Transforming growth factor-β gene silencing using adenovirus expressing TGF-β1 or TGF-β2 shRNA

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Tumor cells secrete a variety of cytokines to outgrow and evade host immune surveillance. In this context, transforming growth factor-β1 (TGF-β1) is an extremely interesting cytokine because it has biphasic effects in cancer cells and normal cells. TGF-β1 acts as a growth inhibitor in normal cells, whereas it promotes tumor growth and progression in tumor cells. Overexpression of TGF-β1 in tumor cells also provides additional oncogenic activities by circumventing the host immune surveillance. Therefore, this study ultimately aimed to test the hypothesis that suppression of TGF-β1 in tumor cells by RNA interference can have antitumorigenic effects. However, we demonstrated here that the interrelation between TGF-β isotypes should be carefully considered for the antitumor effect in addition to the selection of target sequences with highest efficacy. The target sequences were proven to be highly specific and effective for suppressing both TGF-β1 mRNA and protein expression in cells after infection with an adenovirus expressing TGF-β1 short hairpin RNA (shRNA). A single base pair change in the shRNA sequence completely abrogated the suppressive effect on TGF-β1. Surprisingly, the suppression of TGF-β1 induced TGF-β3 upregulation, and the suppression of TGF-β2 induced another unexpected downregulation of both TGF-β1 and TGF-β3. Taken together, this information may prove useful when considering the design for a novel cancer immunogene therapy.


Transforming growth factor (TGF)-β is a homodimeric protein that has three different isoforms (TGF-β1, TGF-β2 and TGF-β3), which have both overlapping and distinct functions.1, 2 These isoforms are secreted as latent 25 kDa active homodimer complexes that bind TGF-β receptors to initiate intracellular signaling.3 Because various oncogenic pathways directly inactivate the TGF-β receptor-Smad pathway, which inhibits proliferation and induces apoptosis, tumor cells can use TGF-β for their advantage to initiate immune evasion, growth factor production and metastasis.4, 5 All human tumors overexpress TGF-β and accordingly induce tumor cell invasion and metastasis.5 The TGF-β isoforms contribute to a number of cellular activities like inhibiting normal epithelial cell proliferation while inducing cancer cell proliferation, and promoting an invasive phenotype that is characterized by epithelial-to-mesenchymal transition.6 Another major role of TGF-β that is produced by tumors is to block the immune response.7 The local immunosuppressive environment of the tumor induced by TGF-β has proved to be the major obstacle to immunogene therapy with cytokines.8 Among the three isoforms of TGF-β, TGF-β1 is the most abundant, universally expressed,7, 9 and when silenced, increases antitumor immunity.10, 11 In addition to the effect on immunosuppression, TGF-β1 silencing also efficiently inhibits proliferation and migration.2 Recently, TGF-β1 has also been reported to suppress apoptosis.12, 13, 14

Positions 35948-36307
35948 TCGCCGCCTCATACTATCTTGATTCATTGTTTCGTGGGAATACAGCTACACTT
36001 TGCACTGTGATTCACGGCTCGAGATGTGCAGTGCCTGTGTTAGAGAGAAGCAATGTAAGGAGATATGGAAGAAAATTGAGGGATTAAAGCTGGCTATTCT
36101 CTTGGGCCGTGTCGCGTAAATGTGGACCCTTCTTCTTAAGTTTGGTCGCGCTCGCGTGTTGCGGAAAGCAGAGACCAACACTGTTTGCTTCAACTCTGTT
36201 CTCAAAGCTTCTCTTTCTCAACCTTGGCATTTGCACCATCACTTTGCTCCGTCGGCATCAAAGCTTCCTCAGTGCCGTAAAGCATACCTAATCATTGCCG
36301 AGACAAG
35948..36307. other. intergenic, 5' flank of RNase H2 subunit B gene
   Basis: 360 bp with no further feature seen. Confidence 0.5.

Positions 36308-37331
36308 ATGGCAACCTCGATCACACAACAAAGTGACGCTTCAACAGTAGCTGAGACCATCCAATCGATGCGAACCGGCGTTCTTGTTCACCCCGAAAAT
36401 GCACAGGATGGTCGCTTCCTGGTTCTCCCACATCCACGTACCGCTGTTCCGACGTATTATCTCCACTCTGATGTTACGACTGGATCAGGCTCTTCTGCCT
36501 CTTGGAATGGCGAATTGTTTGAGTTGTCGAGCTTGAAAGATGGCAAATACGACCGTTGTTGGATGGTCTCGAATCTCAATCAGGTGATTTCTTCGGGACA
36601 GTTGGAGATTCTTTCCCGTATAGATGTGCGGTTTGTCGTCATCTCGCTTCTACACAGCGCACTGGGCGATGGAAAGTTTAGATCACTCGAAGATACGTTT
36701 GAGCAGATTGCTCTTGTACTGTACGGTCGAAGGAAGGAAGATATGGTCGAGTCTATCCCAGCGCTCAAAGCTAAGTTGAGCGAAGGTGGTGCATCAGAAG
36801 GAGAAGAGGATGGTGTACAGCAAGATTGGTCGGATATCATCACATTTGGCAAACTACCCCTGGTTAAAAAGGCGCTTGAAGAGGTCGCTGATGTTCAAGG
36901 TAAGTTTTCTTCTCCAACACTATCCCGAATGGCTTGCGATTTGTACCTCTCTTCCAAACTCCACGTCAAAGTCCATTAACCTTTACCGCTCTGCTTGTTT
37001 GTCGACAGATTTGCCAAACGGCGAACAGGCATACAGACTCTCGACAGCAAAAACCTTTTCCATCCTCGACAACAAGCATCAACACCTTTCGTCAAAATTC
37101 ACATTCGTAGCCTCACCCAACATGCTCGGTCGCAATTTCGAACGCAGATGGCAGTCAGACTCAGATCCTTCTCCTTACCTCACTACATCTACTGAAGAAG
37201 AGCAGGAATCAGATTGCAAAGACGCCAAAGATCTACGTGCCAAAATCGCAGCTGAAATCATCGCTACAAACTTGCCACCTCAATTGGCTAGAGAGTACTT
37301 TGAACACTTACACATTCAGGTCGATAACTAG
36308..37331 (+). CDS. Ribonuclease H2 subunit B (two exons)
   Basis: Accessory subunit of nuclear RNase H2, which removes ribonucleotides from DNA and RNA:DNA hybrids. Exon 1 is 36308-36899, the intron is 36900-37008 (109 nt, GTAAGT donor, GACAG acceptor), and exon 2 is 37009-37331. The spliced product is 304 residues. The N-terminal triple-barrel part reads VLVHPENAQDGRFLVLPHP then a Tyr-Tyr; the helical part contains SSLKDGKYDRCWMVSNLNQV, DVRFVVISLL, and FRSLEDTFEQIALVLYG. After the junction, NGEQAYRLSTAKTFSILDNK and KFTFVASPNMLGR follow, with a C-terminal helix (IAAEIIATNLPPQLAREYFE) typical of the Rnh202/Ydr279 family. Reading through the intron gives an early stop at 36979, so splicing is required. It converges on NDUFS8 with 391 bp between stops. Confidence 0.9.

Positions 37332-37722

RNA interference is a regulatory mechanism of most eukaryotic cells that uses small double-stranded RNA to direct homology-dependent degradation of the target mRNA.15, 16 In mammalian cells, small interfering RNAs (siRNAs) are produced through cleavage of longer double-stranded RNA precursors by the RNaseIII endonuclease dicer.17, 18 After dicer processing, the 21–23 nucleotide siRNA is incorporated into a protein complex called RNA-induced silencing complex.19 Argonaute 2, a multifunctional protein contained within RNA-induced silencing complex, cleaves and releases the sense strand (passenger strand), thereby activating RNA-induced silencing complex with a single-stranded antisense strand (guide strand)16, 17 that selectively degrades complementary mRNA.

Because of the efficacy and specificity of siRNA, it is emerging as a potential new basis for the treatment of human diseases.20 However, one of the main drawbacks in the development of siRNA therapy is the instability of siRNA in vivo. To overcome this instability, DNA-based RNA interference drugs that utilize a vector delivery system are being developed. For the expression of siRNA in cells, short hairpin RNAs (shRNAs) are annealed to the vector system and processed into siRNAs by dicer after introduction into the cell.16 Here, we used adenovirus as a delivery vector for TGF-β shRNA. Adenoviral vectors are still frequently used as a method of gene transfer because of efficient transgene delivery, expression in both dividing and non-dividing cells and ease of propagation to high titers in spite of shortcomings like increased immunogenicity, the prevalence of pre-existing anti-adenovirus immunity in the human population and the inability to specific targeting.21, 22

Materials and methods

Cell culture

The human cancer cell lines, DU145 (human prostate adenocarcinoma) and A375 (human skin melanoma), were cultured in Dulbecco’s modified Eagle’s medium with 10% fetal bovine serum (HyClone, Logan, UT, USA). B16BL6 and B16F10 (mouse melanoma) cells were also cultured in Dulbecco’s modified Eagle’s medium with 10% fetal bovine serum (HyClone). HeLa (human cervix adenocarcinoma) cells were cultured in minimal essential medium with 10% fetal bovine serum. Cells were maintained in a 37 °C humidified atmosphere containing 5% CO2.


Trizol was purchased from Life Technologies (Carlsbad, CA, USA). All other chemicals were purchased from Sigma-Aldrich (St, Louis, MO, USA).

Construction of TGF-β shRNAs